Recently I’ve come across a number of firms using Remarketing who still don’t understand the concept of respecting their customers online.

I recently wrote about the need for businesses and organisations to respect their fans, followers and customers when using social media.

“In a world where consumers can now opt-in to receive marketing messages, they can just as quickly opt-out.” I said.

What I like about social media as a consumer is that if I don’t like something then I have the ability to unlike or unfollow. It’s great. I have the power and it feels good.

Recently I’ve come across a number of firms using Remarketing who still don’t understand the concept of respecting their customers online.

What’s Remarketing? It is a tool available to help an advertiser target users who have visited their website as the user browses the web. The term Retargeting is also sometimes used (same concept but seems to depend on whether you use Google or Facebook as the advertising medium). As a customer you’ve likely seen it in action. You visit a company’s website, then suddenly hey presto, ads from that company start following you around the internet. “Isn’t that powerful” the agencies cry to that company. “Now you can be in front of your customers ALL DAY AND ALL OF THE TIME!”

For me this goes against good marketing protocols. Rule 1 – Don’t make your customer take a court order out against you for stalking.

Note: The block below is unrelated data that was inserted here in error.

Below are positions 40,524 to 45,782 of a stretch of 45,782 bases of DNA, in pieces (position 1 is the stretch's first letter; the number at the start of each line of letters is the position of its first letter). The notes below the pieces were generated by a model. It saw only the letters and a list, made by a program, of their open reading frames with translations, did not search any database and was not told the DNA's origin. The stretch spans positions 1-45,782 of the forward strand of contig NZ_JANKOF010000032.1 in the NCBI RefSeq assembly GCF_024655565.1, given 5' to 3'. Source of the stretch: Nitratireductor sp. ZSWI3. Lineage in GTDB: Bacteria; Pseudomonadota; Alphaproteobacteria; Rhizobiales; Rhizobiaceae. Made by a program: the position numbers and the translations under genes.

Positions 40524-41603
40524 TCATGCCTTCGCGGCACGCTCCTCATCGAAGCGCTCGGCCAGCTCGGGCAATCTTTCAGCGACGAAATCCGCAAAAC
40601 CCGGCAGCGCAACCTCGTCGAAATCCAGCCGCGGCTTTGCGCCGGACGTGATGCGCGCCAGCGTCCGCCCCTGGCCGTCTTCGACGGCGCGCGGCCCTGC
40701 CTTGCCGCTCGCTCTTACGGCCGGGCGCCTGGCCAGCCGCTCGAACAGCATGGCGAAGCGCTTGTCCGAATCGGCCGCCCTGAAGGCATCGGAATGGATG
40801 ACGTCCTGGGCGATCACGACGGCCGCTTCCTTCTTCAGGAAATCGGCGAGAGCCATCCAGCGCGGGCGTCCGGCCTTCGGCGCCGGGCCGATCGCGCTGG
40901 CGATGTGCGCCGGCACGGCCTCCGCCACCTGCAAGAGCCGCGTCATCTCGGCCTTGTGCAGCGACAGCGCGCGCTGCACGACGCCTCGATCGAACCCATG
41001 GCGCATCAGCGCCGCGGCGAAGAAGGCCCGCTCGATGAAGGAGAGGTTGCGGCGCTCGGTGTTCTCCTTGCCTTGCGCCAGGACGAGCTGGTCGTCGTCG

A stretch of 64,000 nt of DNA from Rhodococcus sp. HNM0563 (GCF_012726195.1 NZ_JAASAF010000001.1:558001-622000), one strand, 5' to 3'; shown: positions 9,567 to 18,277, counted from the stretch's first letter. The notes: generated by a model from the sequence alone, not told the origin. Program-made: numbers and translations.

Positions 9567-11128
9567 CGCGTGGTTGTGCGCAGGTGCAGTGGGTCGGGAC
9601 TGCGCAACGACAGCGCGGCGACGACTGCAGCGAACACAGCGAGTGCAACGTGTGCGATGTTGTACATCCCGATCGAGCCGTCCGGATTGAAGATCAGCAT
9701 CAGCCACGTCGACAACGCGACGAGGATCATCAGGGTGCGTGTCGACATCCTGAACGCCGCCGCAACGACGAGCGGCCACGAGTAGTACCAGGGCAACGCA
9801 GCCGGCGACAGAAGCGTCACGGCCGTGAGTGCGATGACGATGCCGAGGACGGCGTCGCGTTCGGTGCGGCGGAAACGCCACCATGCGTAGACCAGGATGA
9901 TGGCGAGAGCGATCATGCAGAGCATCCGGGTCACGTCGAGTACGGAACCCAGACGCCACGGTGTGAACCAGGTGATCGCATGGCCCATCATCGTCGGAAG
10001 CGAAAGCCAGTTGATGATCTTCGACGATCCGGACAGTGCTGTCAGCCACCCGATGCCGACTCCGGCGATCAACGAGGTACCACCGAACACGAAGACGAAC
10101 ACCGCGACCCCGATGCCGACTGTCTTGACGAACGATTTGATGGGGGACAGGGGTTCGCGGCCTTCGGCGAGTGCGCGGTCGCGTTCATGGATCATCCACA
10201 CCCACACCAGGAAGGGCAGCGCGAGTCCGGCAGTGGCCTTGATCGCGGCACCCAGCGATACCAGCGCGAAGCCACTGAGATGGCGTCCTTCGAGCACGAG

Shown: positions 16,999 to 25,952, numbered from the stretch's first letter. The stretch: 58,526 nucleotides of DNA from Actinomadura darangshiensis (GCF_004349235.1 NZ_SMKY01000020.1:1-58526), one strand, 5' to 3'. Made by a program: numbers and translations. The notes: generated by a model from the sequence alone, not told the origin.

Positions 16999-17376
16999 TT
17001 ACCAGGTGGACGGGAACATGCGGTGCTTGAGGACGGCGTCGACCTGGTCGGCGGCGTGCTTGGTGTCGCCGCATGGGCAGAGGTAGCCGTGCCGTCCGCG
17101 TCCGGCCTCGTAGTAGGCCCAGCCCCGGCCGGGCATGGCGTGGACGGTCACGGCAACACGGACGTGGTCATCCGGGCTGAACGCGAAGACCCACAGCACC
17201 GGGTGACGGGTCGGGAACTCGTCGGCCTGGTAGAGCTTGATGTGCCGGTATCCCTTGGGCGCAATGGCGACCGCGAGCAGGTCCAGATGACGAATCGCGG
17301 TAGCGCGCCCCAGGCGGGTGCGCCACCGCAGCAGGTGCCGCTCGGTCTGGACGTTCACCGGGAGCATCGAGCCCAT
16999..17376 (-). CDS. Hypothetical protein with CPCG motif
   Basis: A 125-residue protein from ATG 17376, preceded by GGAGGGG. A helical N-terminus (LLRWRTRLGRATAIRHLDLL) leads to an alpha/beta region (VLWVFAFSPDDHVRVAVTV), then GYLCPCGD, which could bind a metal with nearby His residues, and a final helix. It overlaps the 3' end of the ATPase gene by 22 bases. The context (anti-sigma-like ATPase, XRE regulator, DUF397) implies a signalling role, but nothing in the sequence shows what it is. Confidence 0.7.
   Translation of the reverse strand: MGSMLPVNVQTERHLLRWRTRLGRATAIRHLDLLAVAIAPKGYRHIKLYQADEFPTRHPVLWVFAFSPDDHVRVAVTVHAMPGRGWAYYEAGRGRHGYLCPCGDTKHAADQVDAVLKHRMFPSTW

Here’s some tips to help Remarketing work for you without alienating the very people who you want to attract:

  • Cap the frequency. Make it so that people will get a maximum number of views over a set period of time. You could even go as low as once or twice a day but that may not have the desired effect of brand awareness. Just be sensible.
  • Think about the member duration. How long do you want people to receive your ads?
  • Use “kill pixels” on website pages where the customer has already been converted. This means you can ensure that you don’t advertise to people who have visited a certain page on your site. An example is where the “kill pixel” stops the ads for the 20% discount if the customer has already been through the shopping cart and paid.

There is a plethora of information on how to use Remarketing and Retargeting (here’s another 15 tips), but do think about your audience.



2 comments so far

  1. Chris Zaharias,

    Hi Jon,
    As one of the firms doing a lot of retargeting on Facebook for a lot of big advertisers, Triggit tries to live up to the common sense rule that retargeters should respect consumers by always limiting retargeting campaigns to the minimum number of ad impressions needed to get to maximum ROI. If ever you see one of our campaigns going outside the ‘Respect Zone’, let us know!

    • Jon Randles,

      Hey Chris,
      glad to hear from one of the “Good Guys” ;). Retargeting can be so powerful if used correctly; and just so ugly when it’s not… I certainly think you have the right idea.
      I’m going to check you guys out. Stay in touch!

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